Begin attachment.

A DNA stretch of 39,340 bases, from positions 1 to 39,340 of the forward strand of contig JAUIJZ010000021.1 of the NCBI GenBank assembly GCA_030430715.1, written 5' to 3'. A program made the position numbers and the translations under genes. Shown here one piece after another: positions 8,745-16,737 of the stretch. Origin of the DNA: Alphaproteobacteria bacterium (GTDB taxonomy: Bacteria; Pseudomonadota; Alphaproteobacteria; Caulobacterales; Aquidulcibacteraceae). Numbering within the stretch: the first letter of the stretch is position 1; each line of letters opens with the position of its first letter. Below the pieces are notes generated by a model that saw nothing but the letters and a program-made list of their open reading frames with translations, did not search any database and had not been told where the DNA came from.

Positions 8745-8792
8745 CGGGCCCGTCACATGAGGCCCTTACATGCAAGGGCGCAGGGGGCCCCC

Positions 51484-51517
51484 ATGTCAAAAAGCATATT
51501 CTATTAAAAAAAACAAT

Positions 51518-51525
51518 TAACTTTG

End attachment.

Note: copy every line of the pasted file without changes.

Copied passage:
A DNA stretch of 39,340 bases, from positions 1 to 39,340 of the forward strand of contig JAUIJZ010000021.1 of the NCBI GenBank assembly GCA_030430715.1, written 5' to 3'. A program made the position numbers and the translations under genes. Shown here one piece after another: positions 8,745-16,737 of the stretch. Origin of the DNA: Alphaproteobacteria bacterium (GTDB taxonomy: Bacteria; Pseudomonadota; Alphaproteobacteria; Caulobacterales; Aquidulcibacteraceae). Numbering within the stretch: the first letter of the stretch is position 1; each line of letters opens with the position of its first letter. Below the pieces are notes generated by a model that saw nothing but the letters and a program-made list of their open reading frames with translations, did not search any database and had not been told where the DNA came from.

Positions 8745-8792
8745 CGGGCCCGTCACATGAGGCCCTTACATGCAAGGGCGCAGGGGGCCCCC

Positions 51484-51517
51484 ATGTCAAAAAGCATATT
51501 CTATTAAAAAAAACAAT

Positions 51518-51525
51518 TAACTTTG